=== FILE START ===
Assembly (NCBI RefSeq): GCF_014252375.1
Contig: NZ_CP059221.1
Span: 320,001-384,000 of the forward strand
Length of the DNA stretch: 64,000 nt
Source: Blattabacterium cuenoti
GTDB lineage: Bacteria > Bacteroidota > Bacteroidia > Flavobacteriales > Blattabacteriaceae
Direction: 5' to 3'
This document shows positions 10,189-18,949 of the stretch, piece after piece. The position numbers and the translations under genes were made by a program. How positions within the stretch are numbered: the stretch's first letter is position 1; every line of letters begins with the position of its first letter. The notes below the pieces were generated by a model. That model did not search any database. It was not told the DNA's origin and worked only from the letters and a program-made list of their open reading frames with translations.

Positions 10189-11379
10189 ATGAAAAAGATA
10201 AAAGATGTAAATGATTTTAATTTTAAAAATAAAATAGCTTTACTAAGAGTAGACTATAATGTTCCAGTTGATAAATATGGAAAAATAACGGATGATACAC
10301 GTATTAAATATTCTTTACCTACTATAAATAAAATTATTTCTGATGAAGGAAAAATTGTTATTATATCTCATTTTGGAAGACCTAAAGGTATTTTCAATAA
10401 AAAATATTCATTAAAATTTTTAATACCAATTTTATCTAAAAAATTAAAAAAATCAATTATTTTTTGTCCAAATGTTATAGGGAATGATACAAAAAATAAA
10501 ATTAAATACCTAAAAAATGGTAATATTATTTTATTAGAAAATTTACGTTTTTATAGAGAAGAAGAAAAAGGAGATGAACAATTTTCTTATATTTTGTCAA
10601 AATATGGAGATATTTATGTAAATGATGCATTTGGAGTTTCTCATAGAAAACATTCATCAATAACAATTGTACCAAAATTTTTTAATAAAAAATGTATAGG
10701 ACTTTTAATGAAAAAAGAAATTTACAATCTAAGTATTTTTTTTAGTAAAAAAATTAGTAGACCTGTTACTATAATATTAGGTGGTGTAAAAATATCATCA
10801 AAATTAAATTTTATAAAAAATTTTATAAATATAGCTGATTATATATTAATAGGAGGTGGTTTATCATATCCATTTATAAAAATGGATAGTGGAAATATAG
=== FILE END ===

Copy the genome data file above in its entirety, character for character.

Assembly (NCBI RefSeq): GCF_014252375.1
Contig: NZ_CP059221.1
Span: 320,001-384,000 of the forward strand
Length of the DNA stretch: 64,000 nt
Source: Blattabacterium cuenoti
GTDB lineage: Bacteria > Bacteroidota > Bacteroidia > Flavobacteriales > Blattabacteriaceae
Direction: 5' to 3'
This document shows positions 10,189-18,949 of the stretch, piece after piece. The position numbers and the translations under genes were made by a program. How positions within the stretch are numbered: the stretch's first letter is position 1; every line of letters begins with the position of its first letter. The notes below the pieces were generated by a model. That model did not search any database. It was not told the DNA's origin and worked only from the letters and a program-made list of their open reading frames with translations.

Positions 10189-11379
10189 ATGAAAAAGATA
10201 AAAGATGTAAATGATTTTAATTTTAAAAATAAAATAGCTTTACTAAGAGTAGACTATAATGTTCCAGTTGATAAATATGGAAAAATAACGGATGATACAC
10301 GTATTAAATATTCTTTACCTACTATAAATAAAATTATTTCTGATGAAGGAAAAATTGTTATTATATCTCATTTTGGAAGACCTAAAGGTATTTTCAATAA
10401 AAAATATTCATTAAAATTTTTAATACCAATTTTATCTAAAAAATTAAAAAAATCAATTATTTTTTGTCCAAATGTTATAGGGAATGATACAAAAAATAAA
10501 ATTAAATACCTAAAAAATGGTAATATTATTTTATTAGAAAATTTACGTTTTTATAGAGAAGAAGAAAAAGGAGATGAACAATTTTCTTATATTTTGTCAA
10601 AATATGGAGATATTTATGTAAATGATGCATTTGGAGTTTCTCATAGAAAACATTCATCAATAACAATTGTACCAAAATTTTTTAATAAAAAATGTATAGG
10701 ACTTTTAATGAAAAAAGAAATTTACAATCTAAGTATTTTTTTTAGTAAAAAAATTAGTAGACCTGTTACTATAATATTAGGTGGTGTAAAAATATCATCA
10801 AAATTAAATTTTATAAAAAATTTTATAAATATAGCTGATTATATATTAATAGGAGGTGGTTTATCATATCCATTTATAAAAATGGATAGTGGAAATATAG